New Choices | Why We Blame Victims for Domestic Violence
15089
post-template-default,single,single-post,postid-15089,single-format-standard,qode-quick-links-1.0,is-post,is-post-why-we-blame-victims-for-domestic-violence,ajax_fade,page_not_loaded,,qode-theme-ver-12.1,qode-theme-bridge,wpb-js-composer js-comp-ver-5.1.1,vc_responsive

Why We Blame Victims for Domestic Violence

q

Why We Blame Victims for Domestic Violence

And how to respond to victim-blaming when it’s directed at you

 

How many times have you read a news story about a woman accusing someone of abuse only to scroll down to read the comments? Most likely, nestled among a few well-meaning comments of support, you found a bevy of judgment and shaming directed at the survivor. And, they’re coming from both men and women.

“This happened years ago and she’s just talking about it now? Sounds like someone needs attention.”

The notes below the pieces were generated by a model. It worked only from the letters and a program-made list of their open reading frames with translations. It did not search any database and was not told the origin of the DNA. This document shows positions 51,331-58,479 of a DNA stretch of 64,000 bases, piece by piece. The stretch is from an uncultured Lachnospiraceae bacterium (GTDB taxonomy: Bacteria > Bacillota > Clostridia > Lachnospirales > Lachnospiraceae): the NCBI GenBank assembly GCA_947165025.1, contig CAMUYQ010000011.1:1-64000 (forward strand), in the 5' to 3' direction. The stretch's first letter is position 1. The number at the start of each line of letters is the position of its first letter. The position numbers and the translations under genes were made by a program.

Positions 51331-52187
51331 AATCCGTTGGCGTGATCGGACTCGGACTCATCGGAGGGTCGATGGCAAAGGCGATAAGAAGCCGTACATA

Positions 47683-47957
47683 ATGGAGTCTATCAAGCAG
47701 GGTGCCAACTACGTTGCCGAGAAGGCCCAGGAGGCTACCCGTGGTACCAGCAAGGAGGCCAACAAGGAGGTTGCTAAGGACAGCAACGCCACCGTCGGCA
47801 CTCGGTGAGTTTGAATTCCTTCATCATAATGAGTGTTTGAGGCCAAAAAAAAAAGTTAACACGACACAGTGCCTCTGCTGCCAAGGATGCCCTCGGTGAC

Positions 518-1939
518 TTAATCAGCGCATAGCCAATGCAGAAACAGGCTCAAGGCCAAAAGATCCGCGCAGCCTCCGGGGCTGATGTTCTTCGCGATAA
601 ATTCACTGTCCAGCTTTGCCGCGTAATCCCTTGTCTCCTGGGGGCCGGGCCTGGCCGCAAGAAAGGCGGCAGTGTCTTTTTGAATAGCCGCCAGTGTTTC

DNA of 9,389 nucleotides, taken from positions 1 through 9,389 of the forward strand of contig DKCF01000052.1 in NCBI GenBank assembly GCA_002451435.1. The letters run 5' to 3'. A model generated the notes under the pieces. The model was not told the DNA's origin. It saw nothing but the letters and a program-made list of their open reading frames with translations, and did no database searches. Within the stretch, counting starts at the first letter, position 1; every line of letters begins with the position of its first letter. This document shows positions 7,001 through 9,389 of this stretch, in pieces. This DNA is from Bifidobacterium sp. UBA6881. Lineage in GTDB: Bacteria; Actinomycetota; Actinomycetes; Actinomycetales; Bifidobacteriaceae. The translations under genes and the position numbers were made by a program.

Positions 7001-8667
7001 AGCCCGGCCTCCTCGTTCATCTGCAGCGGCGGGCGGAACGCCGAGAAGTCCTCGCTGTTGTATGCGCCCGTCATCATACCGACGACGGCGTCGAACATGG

“If it was so bad, why didn’t she leave? I would walk out the door the second a man hit me.”

“She didn’t even report it to the police. She’s probably just making this up.”

“She only wants money.”

Why do some people jump to blame the victim? At its core, says Elise Lopez, a researcher in sexual and domestic violence prevention and response at the University of Arizona, victim-blaming is about self-preservation.

Compare these reactions to how some people respond to seeing a photo of an overweight person, says Lopez. “People think, ‘If I were overweight, I’d go to the gym everyday and I would lose that weight.’ They don’t think about how hard that would be,” she says.

The same mindset often comes into play when people read about domestic violence. “A lot of people have a gut reaction to violence. It’s emotionally charged. They think if somebody is being abused, they probably did something to incite it.” In essence, if people can find a reason why abuse is the victim’s fault, then abuse is something that can not only be controlled but prevented. And, in turn, it won’t happen to them.

Tags:


 

X|Escape to Safety